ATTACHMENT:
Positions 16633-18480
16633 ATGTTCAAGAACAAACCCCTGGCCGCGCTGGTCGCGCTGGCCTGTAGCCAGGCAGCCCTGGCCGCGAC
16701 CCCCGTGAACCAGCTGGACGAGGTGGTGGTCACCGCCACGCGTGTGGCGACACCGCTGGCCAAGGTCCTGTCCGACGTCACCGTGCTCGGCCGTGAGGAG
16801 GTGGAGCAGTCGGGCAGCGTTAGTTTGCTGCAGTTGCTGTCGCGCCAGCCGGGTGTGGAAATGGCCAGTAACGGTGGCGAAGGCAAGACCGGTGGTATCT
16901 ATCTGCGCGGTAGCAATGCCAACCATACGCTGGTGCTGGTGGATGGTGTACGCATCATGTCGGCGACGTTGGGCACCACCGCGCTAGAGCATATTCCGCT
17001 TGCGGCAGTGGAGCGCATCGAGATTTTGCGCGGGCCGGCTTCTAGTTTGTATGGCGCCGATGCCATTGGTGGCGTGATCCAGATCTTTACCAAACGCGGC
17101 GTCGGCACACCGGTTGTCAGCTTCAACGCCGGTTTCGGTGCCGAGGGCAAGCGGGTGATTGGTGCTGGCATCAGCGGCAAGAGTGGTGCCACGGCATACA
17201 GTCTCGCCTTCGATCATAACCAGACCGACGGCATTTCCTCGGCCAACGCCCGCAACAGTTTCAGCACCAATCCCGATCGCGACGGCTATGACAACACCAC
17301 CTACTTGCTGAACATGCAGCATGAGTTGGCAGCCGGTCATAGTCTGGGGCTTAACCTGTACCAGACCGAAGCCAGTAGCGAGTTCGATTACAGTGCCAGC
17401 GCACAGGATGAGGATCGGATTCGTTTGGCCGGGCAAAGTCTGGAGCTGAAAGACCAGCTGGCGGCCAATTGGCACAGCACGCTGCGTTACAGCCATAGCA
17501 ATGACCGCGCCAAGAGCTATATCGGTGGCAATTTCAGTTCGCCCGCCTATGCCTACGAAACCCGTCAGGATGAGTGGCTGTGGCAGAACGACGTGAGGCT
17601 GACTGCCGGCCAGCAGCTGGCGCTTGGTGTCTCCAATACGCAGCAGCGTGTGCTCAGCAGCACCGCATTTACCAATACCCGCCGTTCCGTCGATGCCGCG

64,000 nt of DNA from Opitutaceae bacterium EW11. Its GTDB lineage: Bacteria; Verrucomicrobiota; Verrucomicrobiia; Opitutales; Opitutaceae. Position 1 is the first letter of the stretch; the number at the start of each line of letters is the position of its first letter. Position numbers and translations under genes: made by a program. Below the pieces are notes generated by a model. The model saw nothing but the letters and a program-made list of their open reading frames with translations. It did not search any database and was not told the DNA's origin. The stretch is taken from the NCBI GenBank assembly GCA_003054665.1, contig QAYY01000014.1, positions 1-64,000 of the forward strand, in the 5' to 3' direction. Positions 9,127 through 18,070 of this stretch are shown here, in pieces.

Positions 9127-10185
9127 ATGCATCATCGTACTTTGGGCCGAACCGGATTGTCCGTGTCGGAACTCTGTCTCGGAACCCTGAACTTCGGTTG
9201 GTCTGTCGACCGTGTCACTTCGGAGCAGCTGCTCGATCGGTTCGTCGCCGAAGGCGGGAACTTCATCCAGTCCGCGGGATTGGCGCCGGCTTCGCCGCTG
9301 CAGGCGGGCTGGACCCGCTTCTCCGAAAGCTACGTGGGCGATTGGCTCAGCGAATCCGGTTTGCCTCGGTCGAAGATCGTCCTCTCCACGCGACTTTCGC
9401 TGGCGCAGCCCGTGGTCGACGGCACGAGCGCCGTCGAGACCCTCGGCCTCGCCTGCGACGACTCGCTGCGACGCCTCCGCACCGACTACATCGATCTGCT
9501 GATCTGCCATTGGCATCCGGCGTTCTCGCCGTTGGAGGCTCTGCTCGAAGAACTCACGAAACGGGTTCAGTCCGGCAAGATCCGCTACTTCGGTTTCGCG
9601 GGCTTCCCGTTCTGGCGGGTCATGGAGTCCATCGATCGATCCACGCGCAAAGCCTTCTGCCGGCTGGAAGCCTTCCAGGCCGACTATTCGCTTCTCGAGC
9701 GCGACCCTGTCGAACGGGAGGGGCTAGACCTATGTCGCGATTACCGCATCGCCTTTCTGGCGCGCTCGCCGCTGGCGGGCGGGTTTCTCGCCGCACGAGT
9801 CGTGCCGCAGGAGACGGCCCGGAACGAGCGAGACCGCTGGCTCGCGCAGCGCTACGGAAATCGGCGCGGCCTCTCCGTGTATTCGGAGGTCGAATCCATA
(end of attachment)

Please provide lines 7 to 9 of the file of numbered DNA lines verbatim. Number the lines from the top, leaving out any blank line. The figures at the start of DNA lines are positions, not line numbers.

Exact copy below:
17101 GTCGGCACACCGGTTGTCAGCTTCAACGCCGGTTTCGGTGCCGAGGGCAAGCGGGTGATTGGTGCTGGCATCAGCGGCAAGAGTGGTGCCACGGCATACA
17201 GTCTCGCCTTCGATCATAACCAGACCGACGGCATTTCCTCGGCCAACGCCCGCAACAGTTTCAGCACCAATCCCGATCGCGACGGCTATGACAACACCAC
17301 CTACTTGCTGAACATGCAGCATGAGTTGGCAGCCGGTCATAGTCTGGGGCTTAACCTGTACCAGACCGAAGCCAGTAGCGAGTTCGATTACAGTGCCAGC